Vetted VA educates vulnerable segment on mortgages

The group has two simple rules: No solicitations, no cursing

Vetted VA educates vulnerable segment on mortgages

Nathan Knottingham (pictured), COO of Vetted VA, has two simple rules for members of his group: No solicitations and no cussing. Other than that, the association – which was sprung from a Facebook page three years ago – is designed to educate military personnel and their spouses on the mortgage industry so they’re able to make the best choices.

“It started as a Facebook group with the whole idea that people could come in and be able to ask questions,” Knottingham told Mortgage Professional America in a recent interview. “When I say people, I mean veterans, active service members, spouses – those who are VA home loan eligible – for them to have a safe space to go ask a question without getting a solicitation or being made to feel stupid for asking a question that professionals or others would say is a ‘dumb question’.”

Knottingham took time to chat with MPA during the annual Fuse conference staged by the Association of Independent Mortgage Experts (AIME) that took place this fall in Las Vegas. His presence as a panel moderator illustrated the growing ranks of veterans-focused brokerages at the gathering of some 3,500 registrants.

The growing ranks also illustrated the importance of having brokers with military backgrounds to serve a group that is particularly vulnerable to scams from unsavory providers. The Consumer Financial Protection Bureau recently reported that many service members, veterans and military spouses have been receiving fraudulent calls and mailers from companies claiming to be affiliated with the government, VA or their home loan servicer. “These calls or mailers often try to sway you to refinance your home, agree to a loan medication or pay your loan via purchased money orders,” the bureau wrote in an advisory. “They may also try to convince you that your home if facing foreclosure.”

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Such exploitative practices partially inspired the formation of Vetted VA, Knottingham suggested. Despite his palpable affection and respect for those who have served their country, Knottingham insisted on the no cursing rule for Vetted VA members – many of whom are fluent in the salty language often endemic to their military culture.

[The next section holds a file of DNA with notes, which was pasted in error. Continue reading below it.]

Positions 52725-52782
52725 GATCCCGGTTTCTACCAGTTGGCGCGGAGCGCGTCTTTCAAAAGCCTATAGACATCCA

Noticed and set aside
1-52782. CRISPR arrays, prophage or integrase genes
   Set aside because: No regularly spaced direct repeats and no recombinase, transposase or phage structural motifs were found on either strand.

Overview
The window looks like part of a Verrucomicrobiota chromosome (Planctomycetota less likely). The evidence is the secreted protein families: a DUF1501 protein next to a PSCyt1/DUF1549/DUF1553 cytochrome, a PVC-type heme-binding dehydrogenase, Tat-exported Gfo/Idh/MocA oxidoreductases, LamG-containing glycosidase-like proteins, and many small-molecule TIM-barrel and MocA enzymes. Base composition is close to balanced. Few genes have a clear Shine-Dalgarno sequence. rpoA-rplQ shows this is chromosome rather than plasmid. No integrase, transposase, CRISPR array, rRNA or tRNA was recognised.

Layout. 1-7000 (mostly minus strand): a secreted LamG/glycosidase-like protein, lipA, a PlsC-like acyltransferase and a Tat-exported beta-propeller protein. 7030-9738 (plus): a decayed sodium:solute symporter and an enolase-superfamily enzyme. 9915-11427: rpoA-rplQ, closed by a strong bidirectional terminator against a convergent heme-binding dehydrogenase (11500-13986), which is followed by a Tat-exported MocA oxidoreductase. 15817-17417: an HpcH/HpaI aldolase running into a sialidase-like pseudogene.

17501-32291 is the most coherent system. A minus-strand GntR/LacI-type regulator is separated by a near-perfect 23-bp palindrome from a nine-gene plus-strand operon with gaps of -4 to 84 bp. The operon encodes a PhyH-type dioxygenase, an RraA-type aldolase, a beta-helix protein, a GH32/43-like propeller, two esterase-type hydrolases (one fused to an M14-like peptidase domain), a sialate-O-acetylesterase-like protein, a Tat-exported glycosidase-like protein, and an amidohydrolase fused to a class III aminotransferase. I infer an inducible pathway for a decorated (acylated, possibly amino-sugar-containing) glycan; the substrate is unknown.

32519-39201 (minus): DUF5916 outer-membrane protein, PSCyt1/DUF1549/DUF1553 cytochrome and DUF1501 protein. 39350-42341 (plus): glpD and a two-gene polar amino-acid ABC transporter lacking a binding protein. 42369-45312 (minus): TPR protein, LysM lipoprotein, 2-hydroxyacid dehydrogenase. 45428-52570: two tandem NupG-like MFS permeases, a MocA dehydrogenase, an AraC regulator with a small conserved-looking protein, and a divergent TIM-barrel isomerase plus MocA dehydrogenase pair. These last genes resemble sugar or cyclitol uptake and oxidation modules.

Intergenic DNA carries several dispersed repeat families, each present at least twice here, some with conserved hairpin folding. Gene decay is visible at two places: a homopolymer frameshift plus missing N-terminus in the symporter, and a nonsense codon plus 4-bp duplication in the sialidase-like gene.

“So, we had two rules – no solicitations and no cussing,” he reiterated. “I don’t know if you’ve had a chance to be in another veterans group, but they tend to use very colorful language. It’s OK; it’s part of the culture. But what is colorful language other than just usually an emotional trigger? They’re trying to get someone to respond emotionally or broadcast their emotion.”

In implementing the rule, he thought of his grandmother and that of Vetted VA colleague and CEO Christopher Griffith – himself a veteran of the US Marine Corp. “I brought my grandma in, Chris brought his grandma in,” he said. “If our grandmas call and say ‘I just saw something on Facebook…’ You better believe I love my grandmother more than anyone else in this world besides my wife. So, I’m going to make sure the group stays open and careful for the community so it doesn’t ostracize somebody because of language.”

Read next: How a US Marine is thriving in the world of mortgage

Other than that proviso, all are welcome to join and learn: “Vetted VA is founded on the core of ‘come in, ask a question, receive education, receive insights’ and our goal is to empower every VA-eligible borrower with the information, the education, the support for them to be their own best advocate with whomever they choose to work with. That’s the core of it.”

VA News, the online ‘zine of the US Department of Veterans Affairs, advises borrowers to be wary of any individual or lender making contacting and doing the following:

  • Asks the person contacted to pay fees upfront before receiving any services.
  • Tells the person contacted to cancel their mortgage payment and resend the funds elsewhere.
  • Asks to make a mortgage payment via money order or gift cards.
  • Tells the person to make mortgage payments to someone other than your current loan servicer.
  • Asks those contacted to stop making mortgage payments altogether.
  • Represents they are calling on behalf of VA or another agency of the US government.
  • Guarantees to secure a loan modification or stop the foreclosure process.
  • Asks those contacted to sign over the title to their properties.
  • Pressures for signatures on documents that have scarcely been read or that a veteran or military member doesn’t fully understand.
  • Makes other unusual offers or requests.

“Never give out personal information to a lender or servicer who contacts you out of the blue,” VA News urges borrowers. “Scammers can spoof phone numbers, so you can’t rely on caller identification. If you’re unsure, it’s always safer to hang up and call your loan servicer directly at the number on your mortgage statement.”

Those suspecting fraud are urged to first file a complaint with their state Attorney General’s Office . Suspected scams should also be reported to the Federal Trade Commission at .